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Measure N asks Berkeley voters to approve 3000 units of low-income housing

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As part of an effort to support future expansions of low-income housing, measure N asks Berkeley voters to approve the city’s construction or acquisition of up to 3000 units of low-income housing.


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OCTOBER 16, 2022

Berkeley residents will vote on Measure N this November, which asks voters to approve the development, construction or acquisition of up to 3000 units of low-income housing.

The measure is a requirement of Article 34 of the California Constitution, which mandates that voters approve the development of low-income housing in their area. The measure would grant general authority for the units and is not a question on any specific project.

“Because of never-before-seen investment in affordable housing in Berkeley, we need to approve a large amount of it, especially if we want lots of affordable housing at the BART stations, which is something that people have been clamoring for for years,” said Libby Lee-Egan, chair of the Berkeley Housing Advisory Commission.

Past measures similar to Measure N that were successful include approvals of 200 housing units in 1977, 300 units in 1981, 500 units in 2000 and 500 units in 2016. According to a voter information guide published by the city of Berkeley, 242 of those units approved in 2016 have been developed, creating the need to approve more as the city anticipates significant development in the coming years.

Many supporters of Measure N, such as Brad Wiblin, executive vice president of BRIDGE Housing, have argued that Article 34 is outdated and requires reform

“This article 34 issue is really a relic from the past, and it was implemented and incorporated into the state constitution, which makes it hard to get rid of,” Wiblin said. “There’s general acceptance at the legislature and beyond that we’d like to get rid of this kind of racist thing, but amending the constitution is no small undertaking.”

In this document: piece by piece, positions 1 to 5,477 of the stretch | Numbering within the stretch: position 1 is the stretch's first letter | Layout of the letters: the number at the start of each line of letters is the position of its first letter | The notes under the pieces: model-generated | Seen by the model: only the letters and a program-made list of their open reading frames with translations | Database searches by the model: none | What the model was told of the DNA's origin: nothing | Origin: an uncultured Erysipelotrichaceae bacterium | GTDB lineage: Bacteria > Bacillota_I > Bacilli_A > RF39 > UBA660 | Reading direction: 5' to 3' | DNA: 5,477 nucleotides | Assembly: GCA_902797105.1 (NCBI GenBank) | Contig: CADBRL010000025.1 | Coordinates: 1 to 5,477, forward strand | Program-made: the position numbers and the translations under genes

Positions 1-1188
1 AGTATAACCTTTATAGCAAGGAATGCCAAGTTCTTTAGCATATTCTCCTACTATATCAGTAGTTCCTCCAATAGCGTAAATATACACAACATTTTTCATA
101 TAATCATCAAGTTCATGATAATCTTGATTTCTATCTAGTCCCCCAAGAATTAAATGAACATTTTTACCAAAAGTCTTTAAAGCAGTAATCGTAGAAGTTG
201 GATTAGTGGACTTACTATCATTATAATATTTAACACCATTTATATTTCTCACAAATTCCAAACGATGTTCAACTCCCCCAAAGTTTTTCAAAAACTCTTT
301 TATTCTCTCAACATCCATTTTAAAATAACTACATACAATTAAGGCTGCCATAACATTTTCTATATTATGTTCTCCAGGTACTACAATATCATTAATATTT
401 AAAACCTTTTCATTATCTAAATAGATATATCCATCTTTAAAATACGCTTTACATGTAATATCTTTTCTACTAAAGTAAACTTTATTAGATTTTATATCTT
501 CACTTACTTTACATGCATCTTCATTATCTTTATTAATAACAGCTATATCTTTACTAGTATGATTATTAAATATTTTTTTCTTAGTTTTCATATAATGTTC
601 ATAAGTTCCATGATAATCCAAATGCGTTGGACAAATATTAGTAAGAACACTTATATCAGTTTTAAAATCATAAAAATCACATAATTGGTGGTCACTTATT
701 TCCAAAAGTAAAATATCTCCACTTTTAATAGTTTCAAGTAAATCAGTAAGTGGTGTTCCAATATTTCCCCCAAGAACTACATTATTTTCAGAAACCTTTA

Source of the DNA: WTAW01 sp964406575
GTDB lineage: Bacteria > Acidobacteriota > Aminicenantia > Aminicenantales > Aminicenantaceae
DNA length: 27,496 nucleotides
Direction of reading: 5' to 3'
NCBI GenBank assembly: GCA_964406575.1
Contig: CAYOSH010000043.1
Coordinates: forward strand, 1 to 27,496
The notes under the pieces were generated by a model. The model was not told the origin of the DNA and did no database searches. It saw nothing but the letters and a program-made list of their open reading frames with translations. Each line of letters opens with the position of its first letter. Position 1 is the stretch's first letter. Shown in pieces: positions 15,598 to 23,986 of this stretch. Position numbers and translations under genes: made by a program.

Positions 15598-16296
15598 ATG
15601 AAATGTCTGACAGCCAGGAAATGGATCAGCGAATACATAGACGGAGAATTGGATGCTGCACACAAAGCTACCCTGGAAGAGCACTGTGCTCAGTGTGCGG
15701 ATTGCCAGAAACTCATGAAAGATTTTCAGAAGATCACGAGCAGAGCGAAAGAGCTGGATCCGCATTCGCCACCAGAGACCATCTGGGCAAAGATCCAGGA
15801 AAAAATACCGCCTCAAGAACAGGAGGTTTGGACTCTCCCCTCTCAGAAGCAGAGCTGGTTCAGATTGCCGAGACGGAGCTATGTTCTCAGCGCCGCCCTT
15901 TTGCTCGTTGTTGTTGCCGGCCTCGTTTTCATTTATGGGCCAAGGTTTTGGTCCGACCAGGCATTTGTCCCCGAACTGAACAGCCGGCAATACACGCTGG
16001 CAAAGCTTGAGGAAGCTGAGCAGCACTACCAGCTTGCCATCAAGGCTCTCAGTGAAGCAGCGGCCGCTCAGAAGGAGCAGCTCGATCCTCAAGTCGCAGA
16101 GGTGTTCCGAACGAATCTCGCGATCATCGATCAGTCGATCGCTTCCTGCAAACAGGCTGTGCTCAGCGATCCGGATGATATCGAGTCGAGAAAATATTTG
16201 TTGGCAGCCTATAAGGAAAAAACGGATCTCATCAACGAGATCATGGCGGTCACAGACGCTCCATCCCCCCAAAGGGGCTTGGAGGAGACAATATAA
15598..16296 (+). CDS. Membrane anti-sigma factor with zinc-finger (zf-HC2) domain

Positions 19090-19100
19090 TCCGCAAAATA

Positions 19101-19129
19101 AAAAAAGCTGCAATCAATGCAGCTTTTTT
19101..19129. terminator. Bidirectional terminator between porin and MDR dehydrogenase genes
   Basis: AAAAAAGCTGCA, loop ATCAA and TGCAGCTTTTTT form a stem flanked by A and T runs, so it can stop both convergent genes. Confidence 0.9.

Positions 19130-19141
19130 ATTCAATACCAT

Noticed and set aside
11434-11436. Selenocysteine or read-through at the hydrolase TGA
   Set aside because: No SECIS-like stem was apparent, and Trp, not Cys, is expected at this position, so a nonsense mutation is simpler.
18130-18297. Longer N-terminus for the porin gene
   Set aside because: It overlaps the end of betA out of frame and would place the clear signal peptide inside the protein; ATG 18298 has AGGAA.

There is support for the removal of Article 34 from the California state constitution due to a statewide need for more low-income housing, according to Lee-Egan.

Lee-Egan welcomed the reform efforts of State Senator Scott Wiener, D-San Francisco, and others who are concerned about the lack of affordable housing.

Opponents of Measure N have raised concerns about funding for the 3000 units of housing and have argued that the measure is of dubious value to students and prospective homeowners, according to the voter information guide. The opponents contended that the city’s existing inclusionary affordable housing ordinance is sufficient, as it has provided “hundreds” of affordable units at no public cost.

Despite opposition, proponents of Measure N are optimistic that it will pass.

“I expect the Berkeley voters to pass it with really big numbers. I think most people understand this is a non-controversial issue,” Wiblin said. “Nobody wants to see a homogenous community full of high-income folks and have the gentrification push-out of low-income neighbors and our interesting neighbors and the artists and everybody else who we value here.”

Contact Molly Cochran at 


OCTOBER 17, 2022